stroke survivors; they are often in an ideal position to address the needs and concerns of caregivers due to their close contact with patients and their families Bakas et al., 2002; Dorsey & Vaca, 1998). CASE STUDY Sarah S. is a 45-year-old single American woman who has had type 2 diabetes for 7 years. She recently had a scab to her right big toe from stubbing it that wasnt healing. Sarah was referred to a vascular surgeon from her primary care physician. The surgeon ruled out peripheral vascular disease and referred Sarah to his offices diabetes educator. Sarah is a secretary at a local
school and struggles to pay her bills as she is the sole provider for herself and her mother. She enjoys eating out, watching movies and being with her family. She is an only child who lives in an apartment with her 80 year old widowed mother who has limited mobility due to her chronic rheumatoid arthritis. CASE STUDY (CONT) Sarahs mother is dependent on her for all of her activities, house work, shopping, etc. With Sarah being overweight, heavy cleaning is exhausting for her. She tells the diabetes educator, Im so tired all the time, but my mother doesnt think we need to hire a cleaning lady. She was so good to me growing up, now I need to
return the favor. When the nurse questioned her about her blood glucose monitor she stated I have one somewhere, I dont have time to use it, but I try avoiding foods I shouldnt eat. Sarah also stated that she is too exhausted to participate in an exercise program. Through assessment of Sarah and her family, the diabetes educator was able to identify Sarahs needs and discussed and carried out actions to help Sarah meet her self-care demands and enhance her self-care agency. CASE STUDY QUESTIONS Q: What is affecting Sarahs self-care agency?
Q: As a diabetic what should some of Sarahs therapeutic self-care demands be? Q: Does Sarah have a self-care deficit, if so why? Q: What type of compensatory system was the diabetes educator using? ZACHARY MEDLERS REFERENCES Bakas, T., Austin, J., Okonkwo, K., Lewis, R., & Chadwick, L. (2002).
Needs, concerns, strategies, and advice of stroke caregivers the first 6 months after discharge. Journal of Neuroscience Nursing, 34, 242-251. Banfield, B. E. (1997). A philosophical inquiry of Orems self-care deficit in nursing theory. Dissertation Abstracts International, 58, 5885B. Dorsey, M. & Vaca, K. (1998). The stroke patient and assessment of caregiver needs. Journal of Vascular Nursing, 16(3), 62-67. Nunnery-Kearney, R. (2008). Advancing Your Career: Concepts of Professional Nursing (4th.ed., pp.61-70). Philadelphia: F.A. Davis. Orem, D.E. (2001). Nursing: Concepts of practice (6th ed., p.522). St. Louis, MO: Mosby. Simmons, L. (2009). Dorothy Orems self-care theory as related to nursing practice in hemodialysis. Nephrology Nursing Journal, 36, 419 Villarruel, A. M., Bishop, T. L., Simpson, E. M., Jemmot, L. S., & Fawcett, J. (2001). Borrowed theories, shared theories, and the advancement of nursing knowledge. Nursing Science Quarterly, 14, 158-163.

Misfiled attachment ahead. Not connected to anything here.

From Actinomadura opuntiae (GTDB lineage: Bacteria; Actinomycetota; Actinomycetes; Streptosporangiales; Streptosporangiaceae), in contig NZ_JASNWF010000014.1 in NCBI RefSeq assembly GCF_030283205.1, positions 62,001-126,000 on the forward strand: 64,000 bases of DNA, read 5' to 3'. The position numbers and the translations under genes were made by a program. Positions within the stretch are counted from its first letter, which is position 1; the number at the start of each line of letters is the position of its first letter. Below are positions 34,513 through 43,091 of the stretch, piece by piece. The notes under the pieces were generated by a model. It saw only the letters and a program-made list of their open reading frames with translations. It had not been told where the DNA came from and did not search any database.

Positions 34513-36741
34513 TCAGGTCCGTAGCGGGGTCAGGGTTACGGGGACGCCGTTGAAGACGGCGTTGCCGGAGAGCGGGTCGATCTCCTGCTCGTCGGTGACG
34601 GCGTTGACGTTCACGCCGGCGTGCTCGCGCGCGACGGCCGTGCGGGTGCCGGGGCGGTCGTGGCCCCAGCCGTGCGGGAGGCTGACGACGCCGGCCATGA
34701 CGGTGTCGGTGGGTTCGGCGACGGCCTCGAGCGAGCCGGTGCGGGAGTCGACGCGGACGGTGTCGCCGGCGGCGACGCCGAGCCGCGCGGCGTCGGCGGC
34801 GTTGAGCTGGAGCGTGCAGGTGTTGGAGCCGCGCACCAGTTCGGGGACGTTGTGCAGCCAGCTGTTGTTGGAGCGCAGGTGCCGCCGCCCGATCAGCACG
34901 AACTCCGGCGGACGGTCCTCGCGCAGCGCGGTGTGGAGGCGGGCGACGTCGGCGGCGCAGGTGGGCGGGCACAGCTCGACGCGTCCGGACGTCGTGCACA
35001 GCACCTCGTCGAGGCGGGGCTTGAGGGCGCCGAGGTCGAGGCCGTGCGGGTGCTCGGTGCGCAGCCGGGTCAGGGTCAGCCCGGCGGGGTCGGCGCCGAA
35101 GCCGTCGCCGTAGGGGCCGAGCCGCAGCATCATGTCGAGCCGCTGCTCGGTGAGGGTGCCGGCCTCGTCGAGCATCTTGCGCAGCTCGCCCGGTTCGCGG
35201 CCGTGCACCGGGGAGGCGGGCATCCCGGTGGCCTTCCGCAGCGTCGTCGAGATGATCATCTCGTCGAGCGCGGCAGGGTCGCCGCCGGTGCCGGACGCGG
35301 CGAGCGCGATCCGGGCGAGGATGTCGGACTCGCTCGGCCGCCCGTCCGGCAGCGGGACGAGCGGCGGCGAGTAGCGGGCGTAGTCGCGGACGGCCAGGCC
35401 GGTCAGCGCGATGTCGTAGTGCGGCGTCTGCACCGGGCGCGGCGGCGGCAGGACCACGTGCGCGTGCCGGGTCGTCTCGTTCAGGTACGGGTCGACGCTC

EMILY WILLIAMS REFERENCES Kearney-Nunnery, R. (2008). Advancing Your Career: Concepts of Professional Nursing.Philadelphia, PA: F. A. Davis Company. Kumar, C. (2007). Application of Orems Self-Care Deficit Theory and Standardized Nursing Languages in a Case Study of a Woman with Diabetes.International Journal of Nursing Terminologies and Classifications, 18(3), 103-110. doi:10.1111/j.1744-618X.2007.00058.x Alligood, M.R. &Tomey, A.M. (2006).Nursing Theorists and Their Work (6thed.). St Louis, MO: Mosby Elsevier. Nursing Theories: A Companion to Nursing Theories and Models. (2010). Dorothea Orem's Self-Care Theory. Retrived from http:// currentnursing.com/nursing_theory/self_care_deficit_the
ory.html SARA KINNES REFERENCES Alligood, M.R. &Tomey, A.M. (2010).Nursing Theorists and Their Work (7thed.). St Louis, MO: Mosby Elsevier. Banfield, B. E. (1997). A philosophical inquiry of Orems self-care deficit in nursing theory. Dissertation Abstracts International, 58, 5885B. Hanucharurnkul, S. (2009). Self-Care Deficit Nursing Theory in Research and Practice in Thailand. Self-Care, Dependent-Care & Nursing, 17 (1), 16-20. http://www.orem-society.com/